If you are not the sole owner of your business, you will have to opt for corporate bankruptcy to eliminate your company’s debts. Large companies have two options when filing for bankruptcy: Chapter 7 bankruptcy and Chapter 11 bankruptcy.
Chapter 7 Bankruptcy
Chapter 7 corporate bankruptcy signals the end of your business. Through this option, all of your business operations will cease immediately, and a court-appointed bankruptcy trustee will liquidate (sell) all of the company’s assets to pay off debts.
Corporate Chapter 7 bankruptcy doesn’t grant a debt discharge, unlike its personal counterpart. It is simply not necessary. Once the business ceases to operate, there will be nothing of value left for creditors to collect.
Chapter 11 Bankruptcy
In Chapter 11 bankruptcy, the company doesn’t cease operations. Instead, it will be allowed to reorganize its debts in an effort to resume business operations in the future and restore the company’s financial health.
Chapter 11 bankruptcy gives large companies a fresh financial start. However, they must still meet their financial obligations to their creditors through a reorganization plan.
If your company needs time to recover from financial difficulties, and you want to continue running your business during the process, this may be the option you are looking for. However, you should keep in mind that chapter 11 is the most complex of all bankruptcy proceedings, and may need the help of a bankruptcy lawyer to navigate through it successfully.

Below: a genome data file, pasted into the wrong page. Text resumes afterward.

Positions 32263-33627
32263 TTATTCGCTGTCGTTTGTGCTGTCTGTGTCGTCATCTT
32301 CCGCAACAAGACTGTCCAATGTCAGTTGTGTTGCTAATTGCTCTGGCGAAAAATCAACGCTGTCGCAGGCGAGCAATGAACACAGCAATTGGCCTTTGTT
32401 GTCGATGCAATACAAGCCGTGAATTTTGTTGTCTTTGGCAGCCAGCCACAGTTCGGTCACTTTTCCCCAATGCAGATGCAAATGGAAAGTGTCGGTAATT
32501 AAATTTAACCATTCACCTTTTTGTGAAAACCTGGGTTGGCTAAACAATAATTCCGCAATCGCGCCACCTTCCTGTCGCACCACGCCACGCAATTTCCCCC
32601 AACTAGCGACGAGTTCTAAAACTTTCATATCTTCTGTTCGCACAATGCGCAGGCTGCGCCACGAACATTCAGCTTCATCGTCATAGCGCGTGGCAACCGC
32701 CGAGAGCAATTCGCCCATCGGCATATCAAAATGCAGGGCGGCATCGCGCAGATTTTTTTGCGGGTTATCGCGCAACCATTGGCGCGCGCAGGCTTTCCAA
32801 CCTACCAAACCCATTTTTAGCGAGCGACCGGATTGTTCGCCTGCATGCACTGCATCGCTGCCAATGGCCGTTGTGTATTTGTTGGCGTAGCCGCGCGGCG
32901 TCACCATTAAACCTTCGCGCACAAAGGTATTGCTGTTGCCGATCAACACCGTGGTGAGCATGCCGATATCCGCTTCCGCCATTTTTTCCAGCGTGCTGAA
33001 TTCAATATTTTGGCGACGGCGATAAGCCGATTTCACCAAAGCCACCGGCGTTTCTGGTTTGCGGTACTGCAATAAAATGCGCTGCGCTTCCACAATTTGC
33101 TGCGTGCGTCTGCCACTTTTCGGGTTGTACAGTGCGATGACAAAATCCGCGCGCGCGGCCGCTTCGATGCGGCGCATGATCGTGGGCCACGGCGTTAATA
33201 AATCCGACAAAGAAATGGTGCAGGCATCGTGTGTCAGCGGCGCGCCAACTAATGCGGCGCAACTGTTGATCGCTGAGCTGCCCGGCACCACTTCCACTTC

Other key differences between business and personal bankruptcy
No means test needed
A significant difference between personal and business bankruptcy is that the latter does not require any type of means test to be filed. Companies will be free to file Chapter 7 or Chapter 11 bankruptcy whenever they deem that their debts have become too overwhelming.
In addition, businesses are free to cancel contracts with creditors, as long as it is financially favorable for both parties to do so. Individuals cannot do this with most of their financial commitments.
Should you work with a bankruptcy attorney near you?
Regardless of the type of bankruptcy, you plan to file, working with a bankruptcy attorney in Irvine ca , such as KT Bankruptcy Lawyer, could be an excellent idea. For personal bankruptcy, the lawyer will guide you through the process, helping you avoid common mistakes and advising you on how to get the fresh financial start you need.
On the other hand, if you are a business owner, working with an experienced attorney is critical to the future of your business. The attorney will evaluate your company’s financial situation and guide which chapter of bankruptcy will bring you the best results.
If you want to learn more about bankruptcy, consider calling a local bankruptcy attorney for a free consultation. You have nothing to lose and everything to gain!
Business name: KT – Tang & Associates Attorney AT LAW
Address: 9741 Bolsa Ave Suite 208, Westminster, CA 92683
Phone number: (855)-485-1991